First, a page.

Peter Beinart wrote an article last week proposing that Israel should consider no longer being a Jewish state. It should annex de jure the West Bank (which it has already done de facto) and become a country of all its citizens. He wrote his article against the backdrop of the Israeli government posturing to annex part of the West Bank while denying the Arabs living in it Israeli citizenship.
Beinart was widely criticized as betraying Zionism and endangering the Jewish people. I will try below to briefly address each criticism.
1. ‘Beinart doesn’t live in Israel and thus doesn’t have to the pay the price or take any personal security risk for his proposal.’
While this assertion of fact is true, it has nothing to do with the merits of his proposal. The same people who think Beinart’s proposal is bad will still think it is bad even if he lived in Jerusalem. And if Beinart – on the left – can’t speak out on Israel issues because he lives in NY it would follow that Jews on the right who live in NY shouldn’t be able to either.
2. ‘Both Israelis and Palestinians are not asking for what Beinart is proposing so why is he proposing it?’
Thinkers think outside the box. They put forth ideas that other people aren’t thinking of. If a person proposes a good solution to two parties who are fighting over something, should they dismiss it because they didn’t think of it themselves?
And the more radical the idea the more time it takes for people to seriously consider it. It wasn’t too long ago that mentioning the term ‘two state solution’ was verboten in Israel. Now it’s as common as yihiyeh b’seder.
3. Anshell Pfeffer from Ha’aretz wrote that Beinart’s proposal is wrong because it’s motivated by his idealism for equality for all people while Zionism was based on pragmatism… creating a refuge for Jews and a place where Jewish culture could flourish.
While Beinart’s motive to create one state in Israel/Palestine may not stem from the same motives of classical Zionism, what Beinart is saying is that in the long run a country based on equality for all people will bring peace to the region and pragmatically bring security for Jews. The direction Israeli is currently heading – unilaterally annexing choice places of the West Bank – does not seem to be increasing the likelihood of security for the Jewish people.
4. Benjamin Kerstein wrote in Tablet magazine that support for the establishment of a bi-national state in 1925 by the Brit Shalom movement (Buber, Szold, Ahaad Ha’am and supported by Albert Einstein) was based on the pragmatic realism – at that time – that the Jews would never get their own state. Kerstien points out they were wrong: we did get a Jewish state so there is no point in reverting to a bi-national state now.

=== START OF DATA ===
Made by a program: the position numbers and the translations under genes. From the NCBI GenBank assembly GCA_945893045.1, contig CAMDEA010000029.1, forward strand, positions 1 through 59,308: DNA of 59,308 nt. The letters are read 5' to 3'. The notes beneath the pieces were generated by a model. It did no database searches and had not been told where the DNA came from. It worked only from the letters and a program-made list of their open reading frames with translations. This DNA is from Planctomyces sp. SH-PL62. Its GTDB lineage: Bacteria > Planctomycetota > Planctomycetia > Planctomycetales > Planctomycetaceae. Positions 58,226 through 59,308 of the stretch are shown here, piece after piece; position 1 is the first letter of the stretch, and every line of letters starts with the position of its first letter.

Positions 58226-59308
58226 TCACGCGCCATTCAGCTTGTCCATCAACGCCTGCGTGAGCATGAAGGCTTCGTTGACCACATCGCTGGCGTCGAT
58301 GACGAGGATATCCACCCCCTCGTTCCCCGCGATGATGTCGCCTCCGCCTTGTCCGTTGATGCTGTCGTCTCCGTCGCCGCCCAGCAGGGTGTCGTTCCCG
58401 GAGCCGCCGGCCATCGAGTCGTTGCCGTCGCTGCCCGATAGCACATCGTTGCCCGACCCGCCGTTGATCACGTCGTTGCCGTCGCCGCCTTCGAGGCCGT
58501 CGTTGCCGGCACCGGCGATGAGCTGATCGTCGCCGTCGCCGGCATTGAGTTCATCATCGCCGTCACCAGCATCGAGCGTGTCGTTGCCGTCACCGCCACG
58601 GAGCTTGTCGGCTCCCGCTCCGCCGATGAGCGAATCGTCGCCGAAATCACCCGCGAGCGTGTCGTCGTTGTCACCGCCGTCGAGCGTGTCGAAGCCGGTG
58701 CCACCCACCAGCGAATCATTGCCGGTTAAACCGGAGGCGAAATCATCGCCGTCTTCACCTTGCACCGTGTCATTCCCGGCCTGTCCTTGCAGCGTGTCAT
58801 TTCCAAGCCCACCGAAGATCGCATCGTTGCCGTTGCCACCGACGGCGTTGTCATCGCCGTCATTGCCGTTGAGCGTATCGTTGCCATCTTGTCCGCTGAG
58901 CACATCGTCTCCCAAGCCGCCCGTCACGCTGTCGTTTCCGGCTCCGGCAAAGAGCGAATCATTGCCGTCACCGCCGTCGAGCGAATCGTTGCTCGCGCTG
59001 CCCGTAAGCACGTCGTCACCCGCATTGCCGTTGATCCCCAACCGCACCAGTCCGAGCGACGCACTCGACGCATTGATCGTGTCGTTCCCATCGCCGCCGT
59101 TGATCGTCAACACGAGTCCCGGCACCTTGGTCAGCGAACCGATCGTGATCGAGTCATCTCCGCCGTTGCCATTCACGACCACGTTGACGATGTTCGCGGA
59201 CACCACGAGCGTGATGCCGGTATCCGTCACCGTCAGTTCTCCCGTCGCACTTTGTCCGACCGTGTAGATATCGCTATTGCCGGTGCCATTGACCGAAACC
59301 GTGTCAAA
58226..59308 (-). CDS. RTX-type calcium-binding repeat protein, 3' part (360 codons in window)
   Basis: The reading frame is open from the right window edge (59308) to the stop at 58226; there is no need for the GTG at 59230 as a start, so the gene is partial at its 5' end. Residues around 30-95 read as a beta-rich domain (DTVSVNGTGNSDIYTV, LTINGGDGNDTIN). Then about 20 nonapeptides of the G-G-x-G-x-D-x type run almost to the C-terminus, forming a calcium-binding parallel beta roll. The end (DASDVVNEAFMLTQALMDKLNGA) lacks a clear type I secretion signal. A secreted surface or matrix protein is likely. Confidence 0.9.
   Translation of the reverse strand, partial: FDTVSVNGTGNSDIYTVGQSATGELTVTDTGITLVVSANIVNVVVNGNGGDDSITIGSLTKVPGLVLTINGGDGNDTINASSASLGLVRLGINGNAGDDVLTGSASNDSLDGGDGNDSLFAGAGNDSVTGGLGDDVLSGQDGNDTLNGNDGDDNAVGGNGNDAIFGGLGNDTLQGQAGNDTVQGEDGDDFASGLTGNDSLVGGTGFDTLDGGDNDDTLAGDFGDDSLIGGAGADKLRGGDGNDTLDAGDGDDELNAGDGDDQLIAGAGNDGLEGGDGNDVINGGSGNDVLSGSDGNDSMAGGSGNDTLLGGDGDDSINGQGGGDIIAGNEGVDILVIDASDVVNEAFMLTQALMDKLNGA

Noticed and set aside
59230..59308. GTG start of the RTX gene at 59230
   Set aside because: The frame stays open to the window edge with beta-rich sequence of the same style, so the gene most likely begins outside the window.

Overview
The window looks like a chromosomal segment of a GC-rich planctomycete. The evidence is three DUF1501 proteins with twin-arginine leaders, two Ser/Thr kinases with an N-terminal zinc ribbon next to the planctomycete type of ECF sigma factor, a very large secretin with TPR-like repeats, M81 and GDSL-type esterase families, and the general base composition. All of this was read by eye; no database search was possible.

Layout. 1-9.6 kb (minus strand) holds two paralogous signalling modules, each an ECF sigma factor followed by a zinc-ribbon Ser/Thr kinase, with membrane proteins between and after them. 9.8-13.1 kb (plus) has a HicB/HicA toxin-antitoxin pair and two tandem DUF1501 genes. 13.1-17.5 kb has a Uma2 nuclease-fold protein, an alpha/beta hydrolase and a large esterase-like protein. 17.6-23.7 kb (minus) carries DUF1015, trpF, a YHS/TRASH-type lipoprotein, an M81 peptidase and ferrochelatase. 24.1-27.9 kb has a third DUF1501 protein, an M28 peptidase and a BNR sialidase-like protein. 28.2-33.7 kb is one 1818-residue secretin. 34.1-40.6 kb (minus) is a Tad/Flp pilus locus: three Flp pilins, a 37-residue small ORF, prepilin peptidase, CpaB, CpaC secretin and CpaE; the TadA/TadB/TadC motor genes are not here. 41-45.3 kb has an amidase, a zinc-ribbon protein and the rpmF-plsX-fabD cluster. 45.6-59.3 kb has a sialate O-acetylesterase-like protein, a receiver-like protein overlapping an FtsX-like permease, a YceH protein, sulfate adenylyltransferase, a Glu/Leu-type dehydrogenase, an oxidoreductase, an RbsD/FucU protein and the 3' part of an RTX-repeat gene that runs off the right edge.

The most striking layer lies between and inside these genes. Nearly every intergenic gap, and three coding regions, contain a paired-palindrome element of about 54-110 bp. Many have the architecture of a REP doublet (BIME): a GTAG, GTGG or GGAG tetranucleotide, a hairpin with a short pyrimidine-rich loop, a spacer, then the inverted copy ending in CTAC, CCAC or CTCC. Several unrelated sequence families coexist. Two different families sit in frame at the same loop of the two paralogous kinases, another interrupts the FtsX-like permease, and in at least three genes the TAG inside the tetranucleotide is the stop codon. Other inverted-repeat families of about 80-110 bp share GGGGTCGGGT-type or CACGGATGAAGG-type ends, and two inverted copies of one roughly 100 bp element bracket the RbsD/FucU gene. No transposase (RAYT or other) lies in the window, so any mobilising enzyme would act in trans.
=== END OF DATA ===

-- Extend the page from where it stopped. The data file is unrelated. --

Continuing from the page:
But Kerstein writes this as if everything is fine in the Jewish state, as if there aren’t millions of Palestinians between the Green line and the Jordan River being denied basic national and civil rights. Jewish residents of Kfar Adumim can build houses illegally and retroactively obtain building permits while when Bedouins literally next store to them illegally build a school for their children the Government wants it destroyed. Clearly things are not working out well in the “Jewish Democratic” state that is discriminating against and repressing millions of human beings.
5. Daniel Gordis wrote that Beinart is unfairly blaming Israel, without acknowledging the role Palestinian terrorism has played in leading us to the current situation.
But between the ethnic cleansing of the Arabs by Israel in 1948 as documented by the archives of the Haganah and the oppression of Palestinians since 1967 and the wars and terrorism that the Arabs heaped upon Israel we can both play the blame game for another 70 years. I don’t think playing the blame game was Beinart’s intention. Nor does it add or detract from his proposal.
6. The strongest argument against Beinart’s proposal is that allowing for one person one vote, could theoretically and likely see the Arabs be a majority in a few decades. If that happens they could in theory make Israel a Muslim country and put the safety of Jews in jeopardy.
That leaves us asking ourselves just how much hatred do we think Arabs have for Jews? We Jews have 2 millennia of anti-Semitism culminating with the Holocaust sitting on top of our collective shoulders. That is a heavy package to shrug off. And I don’t know that we should.
While I am drawn to Beinart’s proposal because I greatly value the Rule of Law and desire to live in a liberal democracy there are many problems with implementing it now. First a one state proposal is not acceptable to most Jews and to most Palestinians. Both want their own flag, anthem and separate identity. Second, one state means one army. How does Hamas fit into this picture? Even after Oslo, when there were joint Arab/Israeli patrols, an Arab soldier shot and killed an Israeli soldier. How is one army going to work out?
Beinart’s proposal causes us to think about a lot of things: the nature of a so called Jewish Democratic state, the cost of a Jewish state, the right for independence for Jews and Palestinians, the intentions of Palestinians, do we think Jews deserve and need a Jewish state even if at a certain point the Jews become a minority (i.e., apartheid)?
Even if we don’t adopt Beinart’s suggestions, any proposal that gets Israelis to think about the fundamental nature of our country and open their eyes as to the ongoing violation of human, civil and national rights of the Palestinians can only be a good thing for Israel.